Expedition update from 28.05.2013
After reaching the shores of Ward Hunt Island, Fedor and Victor set up a long-term camp waiting for favorable weather for an air lift. The Kenn Borek Air plane will pick them up and fly to Fjord Victoria, north Greenland.
While Fedor and Victor and their 12 dogs were recuperating from 46 days on the drifting ice of the Arctic Ocean, their support team was working on finding the best Greenland huskies for the second stage of the expedition. Finding 22 dogs was only part of the challenge, convincing the owners to sell the dogs was a process that took some patience, ingenuity and a lot of back and forth communications with the locals of Tasiluk town. The Greenland husky is a hard working dog that works all winter long and spends summer gathering its strength. A week is very short time to purchase two teams of 12 and 10 dogs that are all in good shape to run for 2500 km from the north to the south of Greenland. The next challenge was to deliver the dogs and the two new sleds to Fjord Victoria.
The pilots of Kenn Borek Air informed Oscar Konyukhov, manager of the expedition, that the ice in the bay of Tasiluk is not suitable for landing due to the warm temperatures of Spring. Since Tasiluk doesn’t have a landing strip, the team would have to travel north to Kulusuk town that has a small airport. The distance between these two towns is 30 km, and on a good day you can get to the other side in 60 minutes by a boat. However, despite the warm weather the ice in the bay has not melted away and what should’ve been a 60 minute trip turned into a 10 hour adventure. The pictures say it better than words.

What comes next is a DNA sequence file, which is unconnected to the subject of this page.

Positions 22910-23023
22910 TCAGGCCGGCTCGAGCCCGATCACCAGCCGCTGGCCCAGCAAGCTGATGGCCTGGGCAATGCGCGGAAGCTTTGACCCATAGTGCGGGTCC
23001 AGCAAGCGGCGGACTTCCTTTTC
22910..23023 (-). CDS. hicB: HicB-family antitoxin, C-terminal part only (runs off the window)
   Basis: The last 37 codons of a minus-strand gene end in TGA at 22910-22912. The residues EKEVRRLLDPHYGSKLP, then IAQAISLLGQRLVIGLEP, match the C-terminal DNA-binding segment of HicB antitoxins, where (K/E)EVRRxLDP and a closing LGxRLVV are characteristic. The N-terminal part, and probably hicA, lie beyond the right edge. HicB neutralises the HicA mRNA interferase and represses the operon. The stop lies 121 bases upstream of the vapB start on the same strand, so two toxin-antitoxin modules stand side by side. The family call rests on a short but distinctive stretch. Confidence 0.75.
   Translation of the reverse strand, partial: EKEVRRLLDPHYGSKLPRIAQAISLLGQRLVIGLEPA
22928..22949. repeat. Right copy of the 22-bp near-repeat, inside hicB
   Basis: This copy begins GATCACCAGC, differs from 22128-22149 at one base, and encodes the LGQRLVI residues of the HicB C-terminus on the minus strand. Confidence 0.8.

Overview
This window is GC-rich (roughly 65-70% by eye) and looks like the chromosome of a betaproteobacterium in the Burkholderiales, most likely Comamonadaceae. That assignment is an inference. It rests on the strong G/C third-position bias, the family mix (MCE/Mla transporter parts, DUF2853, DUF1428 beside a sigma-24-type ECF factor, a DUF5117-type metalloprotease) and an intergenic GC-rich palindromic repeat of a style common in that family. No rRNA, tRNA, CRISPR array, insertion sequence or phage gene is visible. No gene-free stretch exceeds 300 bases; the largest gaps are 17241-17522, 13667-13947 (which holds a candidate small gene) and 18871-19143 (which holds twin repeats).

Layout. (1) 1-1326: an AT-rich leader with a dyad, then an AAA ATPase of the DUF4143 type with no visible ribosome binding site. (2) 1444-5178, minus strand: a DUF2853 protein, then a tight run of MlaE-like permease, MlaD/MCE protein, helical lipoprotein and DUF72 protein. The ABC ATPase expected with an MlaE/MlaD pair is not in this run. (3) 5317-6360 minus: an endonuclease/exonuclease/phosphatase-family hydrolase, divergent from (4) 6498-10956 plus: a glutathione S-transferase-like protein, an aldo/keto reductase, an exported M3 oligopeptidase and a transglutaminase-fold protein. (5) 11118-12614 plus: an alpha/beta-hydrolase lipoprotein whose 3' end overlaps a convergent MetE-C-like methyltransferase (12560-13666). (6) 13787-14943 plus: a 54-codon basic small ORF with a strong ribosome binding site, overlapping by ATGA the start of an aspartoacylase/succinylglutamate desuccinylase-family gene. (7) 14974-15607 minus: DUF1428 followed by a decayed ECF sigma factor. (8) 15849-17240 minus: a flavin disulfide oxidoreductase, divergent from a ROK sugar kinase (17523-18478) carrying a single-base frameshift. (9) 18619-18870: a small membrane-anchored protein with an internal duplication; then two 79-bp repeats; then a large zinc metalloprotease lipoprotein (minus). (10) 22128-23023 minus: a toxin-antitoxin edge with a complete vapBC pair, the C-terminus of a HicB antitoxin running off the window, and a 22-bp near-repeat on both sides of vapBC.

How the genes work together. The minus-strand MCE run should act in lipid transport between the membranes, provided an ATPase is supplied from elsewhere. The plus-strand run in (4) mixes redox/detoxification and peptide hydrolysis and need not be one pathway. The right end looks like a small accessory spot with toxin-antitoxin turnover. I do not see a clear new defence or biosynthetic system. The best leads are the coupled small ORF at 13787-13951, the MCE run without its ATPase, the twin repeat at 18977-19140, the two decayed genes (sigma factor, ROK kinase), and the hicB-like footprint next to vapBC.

Oscar Konyukhov: “To get to the bay was not a problem. However, facing the crushed ice and sparse open water, the local guides decided to picnic on the shore and talked it all out: should we turn back to Tasiluk or take a huge risk and venture into the water, or rather ice in our case. While the guides discussed our options, one of them shot a seal, and in no time he was preparing a large dinner on one of the boats that had a propane stove. Deciding that catching the seal was a good omen, the most experienced guide named Tobias insisted that we should face the ice. We were in no position to argue for the man has successfully hunted 25 polar bears in his life and probably knew a thing or two about a good omen. After dinner was finished, the boats’ engines started and did not stop for a moment all night long. There were times that the boats would run into so much ice that we literally had to pull them on ice. On a few occasions, there was a talk about spending the night on the ice. It’s a good thing that each boat comes equipped with camping gear. Long after midnight we finally reached Kulusuk town and set a camp near the airport.
Right now, we are awaiting the Twin Otter plane scheduled to arrive from Iceland today and take us to Fedor and Victor’s camp up north.”
Translated by Tatiana Koreski